Australia has committed more than $17 million to directly support Indonesia’s efforts to control FMD and LSD outbreaks
Australia has handed over 500,000 doses of lumpy skin disease (LSD) vaccines to Indonesia as part of the Australian Government’s work to fight exotic animal diseases before they reach Australia’s borders and territories.
Australia’s Department of Agriculture, Fisheries and Forestry has granted one million doses of the vaccine in its recent commitment to assist Indonesia in controlling LSD. Up until, nearly 435,000 LSD vaccines are donated to the Indonesian Ministry of Agriculture in Jakarta by Australia since March 2022.
The Australian Government via the Department of Agriculture, Fisheries and Forestry has provided $5 million for technical expertise and support for Timor-Leste, Indonesia and Papua New Guinea, to assist their work in combatting livestock diseases. This includes provision of vaccines, training in biosecurity and building diagnostic capacity. The Australian government has committed more than $17 million to directly support Indonesia’s efforts to control outbreaks of FMD and LSD, especially in Sumatra and Java islands provinces.
Acting Australian Chief Veterinary Officer Dr. Beth Cookson said “LSD and foot-and-mouth disease (FMD) presented the most significant threats to Australia’s biosecurity in decades. Australia has been providing support to our nearest neighbors and close trading partners—like Indonesia—as they work to curb the spread of these diseases. LSD causes milk production losses and skin sores in cattle and water buffalo, and can be spread by mosquitoes, biting flies and ticks. The disease is a major threat to Australia’s livestock industry, trade and our economy”.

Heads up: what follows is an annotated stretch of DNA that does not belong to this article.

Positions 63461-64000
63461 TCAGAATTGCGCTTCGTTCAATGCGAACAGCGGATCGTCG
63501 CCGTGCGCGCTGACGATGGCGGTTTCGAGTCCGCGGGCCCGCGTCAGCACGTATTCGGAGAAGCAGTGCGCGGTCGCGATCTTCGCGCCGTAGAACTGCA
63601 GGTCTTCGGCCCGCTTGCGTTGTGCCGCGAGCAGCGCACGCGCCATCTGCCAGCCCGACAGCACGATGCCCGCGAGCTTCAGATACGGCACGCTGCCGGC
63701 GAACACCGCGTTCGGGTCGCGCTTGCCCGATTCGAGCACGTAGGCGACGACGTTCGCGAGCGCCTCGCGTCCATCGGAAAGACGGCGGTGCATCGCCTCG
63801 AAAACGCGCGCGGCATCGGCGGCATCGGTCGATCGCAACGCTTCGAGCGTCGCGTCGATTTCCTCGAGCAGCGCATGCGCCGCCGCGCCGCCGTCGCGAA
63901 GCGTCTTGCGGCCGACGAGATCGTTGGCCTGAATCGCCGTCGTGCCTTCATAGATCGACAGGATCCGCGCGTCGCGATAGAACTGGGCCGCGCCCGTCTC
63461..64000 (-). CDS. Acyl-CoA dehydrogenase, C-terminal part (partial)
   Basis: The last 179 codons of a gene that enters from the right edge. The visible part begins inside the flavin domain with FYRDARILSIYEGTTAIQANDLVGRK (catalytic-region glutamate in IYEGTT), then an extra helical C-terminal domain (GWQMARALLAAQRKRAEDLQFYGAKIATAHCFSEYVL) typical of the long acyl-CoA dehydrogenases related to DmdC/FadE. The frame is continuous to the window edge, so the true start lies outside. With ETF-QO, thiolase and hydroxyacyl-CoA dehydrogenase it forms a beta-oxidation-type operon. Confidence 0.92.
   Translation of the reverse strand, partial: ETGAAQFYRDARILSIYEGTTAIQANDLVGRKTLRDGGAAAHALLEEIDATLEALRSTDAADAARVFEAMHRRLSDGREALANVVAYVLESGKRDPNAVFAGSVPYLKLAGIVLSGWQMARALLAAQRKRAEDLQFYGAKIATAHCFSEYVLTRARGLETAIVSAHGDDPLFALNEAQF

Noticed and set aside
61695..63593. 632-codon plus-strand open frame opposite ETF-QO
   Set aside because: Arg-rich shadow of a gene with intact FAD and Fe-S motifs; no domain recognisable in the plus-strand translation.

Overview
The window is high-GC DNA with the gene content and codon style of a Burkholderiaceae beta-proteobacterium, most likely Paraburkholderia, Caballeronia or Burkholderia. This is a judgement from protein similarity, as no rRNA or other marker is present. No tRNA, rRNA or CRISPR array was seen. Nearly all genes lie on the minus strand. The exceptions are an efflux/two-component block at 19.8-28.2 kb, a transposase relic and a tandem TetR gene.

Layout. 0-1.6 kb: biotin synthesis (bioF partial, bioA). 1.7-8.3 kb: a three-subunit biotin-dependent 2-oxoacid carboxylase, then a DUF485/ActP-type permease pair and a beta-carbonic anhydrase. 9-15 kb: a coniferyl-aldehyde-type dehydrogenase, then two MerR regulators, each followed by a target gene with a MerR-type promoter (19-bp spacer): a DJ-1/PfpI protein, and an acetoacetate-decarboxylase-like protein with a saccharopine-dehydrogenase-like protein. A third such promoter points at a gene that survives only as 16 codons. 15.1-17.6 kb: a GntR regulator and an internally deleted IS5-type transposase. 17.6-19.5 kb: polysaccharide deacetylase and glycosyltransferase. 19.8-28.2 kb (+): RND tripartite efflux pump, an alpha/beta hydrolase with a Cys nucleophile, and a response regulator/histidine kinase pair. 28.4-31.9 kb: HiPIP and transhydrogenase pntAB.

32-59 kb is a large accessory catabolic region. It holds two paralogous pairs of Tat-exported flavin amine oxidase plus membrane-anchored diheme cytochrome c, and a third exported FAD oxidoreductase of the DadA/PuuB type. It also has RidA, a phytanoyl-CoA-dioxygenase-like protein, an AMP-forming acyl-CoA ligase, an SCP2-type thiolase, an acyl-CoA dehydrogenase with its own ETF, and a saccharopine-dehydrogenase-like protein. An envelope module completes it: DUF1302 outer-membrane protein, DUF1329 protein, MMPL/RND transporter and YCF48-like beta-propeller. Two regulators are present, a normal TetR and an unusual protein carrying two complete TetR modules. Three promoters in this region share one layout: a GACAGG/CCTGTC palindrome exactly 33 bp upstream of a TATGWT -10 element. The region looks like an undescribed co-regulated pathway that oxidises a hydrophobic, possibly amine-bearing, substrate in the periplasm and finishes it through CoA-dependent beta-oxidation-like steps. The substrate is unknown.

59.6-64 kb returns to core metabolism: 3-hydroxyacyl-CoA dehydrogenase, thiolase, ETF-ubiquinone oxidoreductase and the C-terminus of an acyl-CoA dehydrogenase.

“Australia is free of both LSD or FMD. The work happening in Indonesia now is essential to reducing the impact of diseases throughout the region and to avoid the risk of entering Australia” added Dr. Cookson.
Dr Nuryani Zainuddin, Director of Animal Health, from Indonesia’s Directorate General of Livestock and Animal Health Services, said “LSD had been confirmed in 15 provinces such as Aceh, North Sumatra, West Sumatra, South Sumatra, Riau, Jambi, Bengkulu, Lampung, Banten, West Java, Central Java, East Java, Yogyakarta, and Central Kalimantan Province”.
Lumpy skin disease has decimated the livestock industry, resulting in economic losses. This highly contagious viral disease spreads rapidly, and its impact on cattle productivity cannot be overstated. Thus, the Australian government’s donation of lumpy skin disease vaccines will play a crucial role in controlling and eventually eradicating lumpy skin disease in Indonesia. The on-going vaccinator training program delivered to Indonesian vets and paravets to assist in building their technical capabilities in FMD and LSD control and eradication.